Savanhdary Vongpoothorn by Bronwyn Campbell
Excerpted from the Know My Name publication (2020).
From a distance the surface of Savanhdary Vongpoothorn’s Various levels 2002 is reminiscent of a patchwork quilt or an aerial view of an agricultural landscape. On approach, the multicoloured rectangles interlocking across the canvas resolve into grids of painted lines anchored by tiny blobs of red, yellow or blue paint resembling pinheads. Each of these seals a small perforation made with a soldering iron; pushing through from the back, these tiny, evenly spaced peaks of canvas and paint create a rough surface texture. The paint is applied in many layers, and combines with the perforations and darker points of colour where the grids intersect to create a shifting and tantalisingly enigmatic effect.
Created after a residency in Japan, the painting refers to the bright and colourful lights of the Tokyo streets.(1) The crossing lines, however, are evocative of the warp and weft threads that form the basic structure of a woven cloth, enlivened by the constantly changing colour combinations and textures. This seamless uniting of disparate elements—in this case the ultra‑modern cityscape and the ancient art of weaving—is a key feature of Vongpoothorn’s oeuvre. Fleeing Laos in the years after the 1975 Communist revolution, Vongpoothorn and her family arrived in Australia when she was eight years old. Her work articulates a confident balance of her heritage, her experience as a Lao Australian and the connections she makes with other cultures and artistic traditions as she lives and travels abroad. While it’s easy to make out the recognisably Asian motifs and characters that often mark the surfaces of her work, it’s important also to acknowledge the role that western art has played in the suite of influences Vongpoothorn draws upon: the grids and perforated canvases, for instance, have direct ancestry in minimalism.(2)
The textural quality of Vongpoothorn’s work, its meticulous and painstaking creation and the meaning she often hides in text indecipherable to most viewers, evokes specific connections to the centuries‑old tradition of Lao weaving. These intricately woven textiles are colourful, densely patterned and embedded with powerful symbolism, often deliberately obscured by the weaver. The connection is not accidental, and Vongpoothorn’s work was displayed with such textiles in one of her earliest exhibitions. In a 2016 interview, she described her increasingly deep engagement with her heritage as partly driven by a compulsion to ensure that her family’s past is part of its future:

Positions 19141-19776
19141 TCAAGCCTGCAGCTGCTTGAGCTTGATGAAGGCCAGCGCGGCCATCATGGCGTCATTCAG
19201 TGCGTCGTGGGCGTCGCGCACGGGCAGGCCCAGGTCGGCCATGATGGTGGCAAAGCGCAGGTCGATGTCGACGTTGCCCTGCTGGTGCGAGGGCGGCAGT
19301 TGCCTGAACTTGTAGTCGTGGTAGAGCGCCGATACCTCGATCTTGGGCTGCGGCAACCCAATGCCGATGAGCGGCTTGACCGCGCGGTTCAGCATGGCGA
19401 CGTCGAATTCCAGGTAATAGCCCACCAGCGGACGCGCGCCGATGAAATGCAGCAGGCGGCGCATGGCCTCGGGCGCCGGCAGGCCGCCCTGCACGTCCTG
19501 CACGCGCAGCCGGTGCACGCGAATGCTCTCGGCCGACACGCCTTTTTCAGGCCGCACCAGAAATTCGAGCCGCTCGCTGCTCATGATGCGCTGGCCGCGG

My mother and father are experienced and knowledgeable elders … I don’t want my parents to die not knowing who is going to continue with our tradition. I will be the one to continue with our culture and religious tradition.(3)
Inheritance in Lao culture is through the female line. Vongpoothorn’s work not only makes manifest her birthright as a Lao woman, but also reflects her Australian life and the cosmopolitan influences of her engagements with artistic traditions around the world.
(1) Ashley Carruthers, ‘The art of Savanhdary Vongpoothorn as Metissage’, in Bindi dot tartan zen, Niagara Publishing, Richmond, 2002, p 6.
(2) Discussed in Terence Maloon’s foreword in Chaitanya Sambrani, Savanhdary Vongpoothorn: All that arises, ANU Drill Hall Gallery, Canberra, 2019, pp 10–12.
(3) Kon Gouriotis, ‘Savanhdary Vongpoothorn’, Artist Profile, issue 37, 2016, np.
Citation: Cite this excerpt as: Campbell, Bronwyn. "Savanhdary Vongpoothorn" in N Bullock, K Cole, D Hart & E Pitt (eds), Know My Name, National Gallery of Australia, Canberra, 2020, pp 358–359.
BRONWYN CAMPBELL is is Provenance Manager, National Gallery of Australia, Canberra.